Measures abroad and at home further depriving the peoples of their rights are not acceptable. The Syrians are not to blame for the Paris violence. They are not to blame for the U.S. instigated war in their country, where the U.S. is attempting to impose yet another regime change. Nowhere has U.S. aggression and regime change brought democracy or stability. What it has unleashed is violence and anarchy as the U.S. strives relentlessly for world domination.
The U.S. and the U.S.-led NATO bloc are the ones most responsible for the death and destruction occurring worldwide. They are the ones guilty of collective punishment and civilian massacres and the terrorism of drone attacks and bombings.
It is also the U.S. state and its monopoly media that are responsible not for the calm and sober responses needed, but for whipping up hysteria about refugees. How are refugees the threat? How is collective punishment the answer? Why are Muslims again being targeted for more profiling and repression here and abroad? All of this serves to divert from U.S. crimes, including racist government profiling, more spying, and more aggression abroad, while justifying more attacks on the peoples. Since 1980, none of the millions of refugees the U.S. has settled, including Syrians, has committed a terrorist attack. To contribute to security, the rights of refugees and all the peoples must be defended.
It is worth asking who stands to gain from the Paris violence. Certainly not the Syrians. It is serving to justify yet more attacks and aggression against the peoples, while hiding who is most responsible for such crimes — the U.S.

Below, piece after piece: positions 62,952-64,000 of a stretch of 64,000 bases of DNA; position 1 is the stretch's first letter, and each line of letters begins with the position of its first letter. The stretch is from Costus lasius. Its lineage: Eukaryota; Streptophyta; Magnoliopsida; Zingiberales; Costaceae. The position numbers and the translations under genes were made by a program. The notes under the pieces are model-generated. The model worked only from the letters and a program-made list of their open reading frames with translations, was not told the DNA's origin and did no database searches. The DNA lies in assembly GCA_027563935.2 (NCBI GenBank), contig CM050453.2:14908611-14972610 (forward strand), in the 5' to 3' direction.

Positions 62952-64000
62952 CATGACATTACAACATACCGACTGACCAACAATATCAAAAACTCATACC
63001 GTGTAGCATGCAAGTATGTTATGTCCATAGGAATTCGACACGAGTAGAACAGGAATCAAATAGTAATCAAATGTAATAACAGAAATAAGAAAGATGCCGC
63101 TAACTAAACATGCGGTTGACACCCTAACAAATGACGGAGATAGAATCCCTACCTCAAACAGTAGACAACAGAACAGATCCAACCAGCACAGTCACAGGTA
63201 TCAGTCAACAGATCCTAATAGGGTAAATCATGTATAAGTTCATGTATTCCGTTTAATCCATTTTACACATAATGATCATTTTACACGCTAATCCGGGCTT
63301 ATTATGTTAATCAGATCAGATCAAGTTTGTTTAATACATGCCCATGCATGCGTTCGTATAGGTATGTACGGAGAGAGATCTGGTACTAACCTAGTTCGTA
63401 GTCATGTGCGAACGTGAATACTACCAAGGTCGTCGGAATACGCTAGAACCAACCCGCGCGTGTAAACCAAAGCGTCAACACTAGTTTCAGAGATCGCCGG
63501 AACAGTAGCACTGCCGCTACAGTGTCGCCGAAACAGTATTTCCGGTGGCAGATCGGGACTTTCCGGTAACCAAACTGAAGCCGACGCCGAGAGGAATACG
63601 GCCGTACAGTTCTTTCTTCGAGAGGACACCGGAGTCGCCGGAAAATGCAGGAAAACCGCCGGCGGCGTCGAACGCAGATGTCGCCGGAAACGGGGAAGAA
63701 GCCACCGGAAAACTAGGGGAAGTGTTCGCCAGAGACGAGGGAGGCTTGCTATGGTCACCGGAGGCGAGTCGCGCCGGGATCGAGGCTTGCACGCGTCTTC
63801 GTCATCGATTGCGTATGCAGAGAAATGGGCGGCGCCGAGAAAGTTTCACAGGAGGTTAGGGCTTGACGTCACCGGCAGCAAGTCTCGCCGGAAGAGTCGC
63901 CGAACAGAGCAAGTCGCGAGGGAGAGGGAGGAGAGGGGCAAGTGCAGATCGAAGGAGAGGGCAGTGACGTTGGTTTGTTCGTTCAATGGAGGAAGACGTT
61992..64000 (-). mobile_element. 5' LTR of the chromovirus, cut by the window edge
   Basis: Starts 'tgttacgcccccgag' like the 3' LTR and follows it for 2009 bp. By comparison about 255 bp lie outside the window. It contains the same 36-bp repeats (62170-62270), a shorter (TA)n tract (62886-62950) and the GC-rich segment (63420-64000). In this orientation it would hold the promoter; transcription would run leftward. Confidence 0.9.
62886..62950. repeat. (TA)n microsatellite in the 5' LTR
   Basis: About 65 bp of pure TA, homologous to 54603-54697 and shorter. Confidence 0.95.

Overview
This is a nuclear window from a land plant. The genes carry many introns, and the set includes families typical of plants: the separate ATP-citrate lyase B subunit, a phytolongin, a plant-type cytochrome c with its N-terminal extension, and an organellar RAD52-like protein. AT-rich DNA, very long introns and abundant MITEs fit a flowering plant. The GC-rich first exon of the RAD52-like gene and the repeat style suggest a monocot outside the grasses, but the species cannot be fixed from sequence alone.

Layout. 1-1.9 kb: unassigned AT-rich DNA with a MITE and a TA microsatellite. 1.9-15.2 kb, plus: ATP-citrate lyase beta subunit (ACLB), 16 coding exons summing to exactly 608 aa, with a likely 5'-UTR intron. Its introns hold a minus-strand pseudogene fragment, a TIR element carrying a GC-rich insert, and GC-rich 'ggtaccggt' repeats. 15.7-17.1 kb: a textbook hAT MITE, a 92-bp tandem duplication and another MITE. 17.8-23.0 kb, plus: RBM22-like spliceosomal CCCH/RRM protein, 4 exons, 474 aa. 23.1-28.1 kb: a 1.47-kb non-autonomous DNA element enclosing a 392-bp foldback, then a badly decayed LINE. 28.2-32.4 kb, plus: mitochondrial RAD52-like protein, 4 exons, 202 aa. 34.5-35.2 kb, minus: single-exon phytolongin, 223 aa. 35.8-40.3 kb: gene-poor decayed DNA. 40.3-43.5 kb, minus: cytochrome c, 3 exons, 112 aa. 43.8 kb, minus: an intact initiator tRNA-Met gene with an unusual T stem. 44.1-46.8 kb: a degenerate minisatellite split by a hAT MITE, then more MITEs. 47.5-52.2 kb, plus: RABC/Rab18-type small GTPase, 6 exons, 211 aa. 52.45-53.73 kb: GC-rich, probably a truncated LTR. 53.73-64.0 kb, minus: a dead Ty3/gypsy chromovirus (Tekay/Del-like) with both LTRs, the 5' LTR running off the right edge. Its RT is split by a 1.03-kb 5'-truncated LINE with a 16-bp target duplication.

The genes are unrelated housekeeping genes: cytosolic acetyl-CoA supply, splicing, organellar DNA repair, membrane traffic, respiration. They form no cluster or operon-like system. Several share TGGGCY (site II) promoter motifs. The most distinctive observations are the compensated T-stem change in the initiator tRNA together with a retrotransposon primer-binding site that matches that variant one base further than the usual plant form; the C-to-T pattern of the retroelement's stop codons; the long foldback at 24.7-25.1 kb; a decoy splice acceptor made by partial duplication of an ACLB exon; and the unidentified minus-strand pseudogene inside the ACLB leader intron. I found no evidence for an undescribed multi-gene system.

USMLO condemns U.S. terrorism and crimes and use of force against the peoples in the name of security. While condemning terrorist acts like that in Paris, we firmly support the resistance to U.S. aggression abroad and its racist and anti-people repression at home. We reject the hysteria against refugees and U.S. violence and use of force. Political solutions are needed. Security at home and abroad lies in the fight for the rights of all.
Statement of the Communist Party of Canada (Marxist-Leninist) on the Paris Violence
The Communist Party of Canada (Marxist-Leninist) categorically condemns the heinous crimes committed in Paris, France on the afternoon of November 13. We express our deepest sympathies with the families, friends and colleagues of the victims and call for sober-minded measures to be taken which do not turn the French and world's people into targets of counter-violence. Measures that further deprive the people of their rights in the name of protecting the security of the French state are not an acceptable answer.
The reactionary violence displayed in Paris is directed against the working people who are not to blame for the instigation of state terrorism but are its victims. Attempts to protect the French state, which deprive the people of their rights and, furthermore, target sections of the people for attack, are self-serving and create an even more dangerous situation.
CPC(M-L) calls on its members and supporters to take these events very seriously, remain calm and lead their peers to draw warranted conclusions. Who is behind these attacks? Are they an attempt to further murky the waters surrounding the U.S. striving to bring about regime change in Syria, which is now leading to a new round of violence, such as the targeting of a hospital in Afghanistan by the U.S. and to bombings such as what took place in Lebanon that targeted Hezbollah, and other similar activities?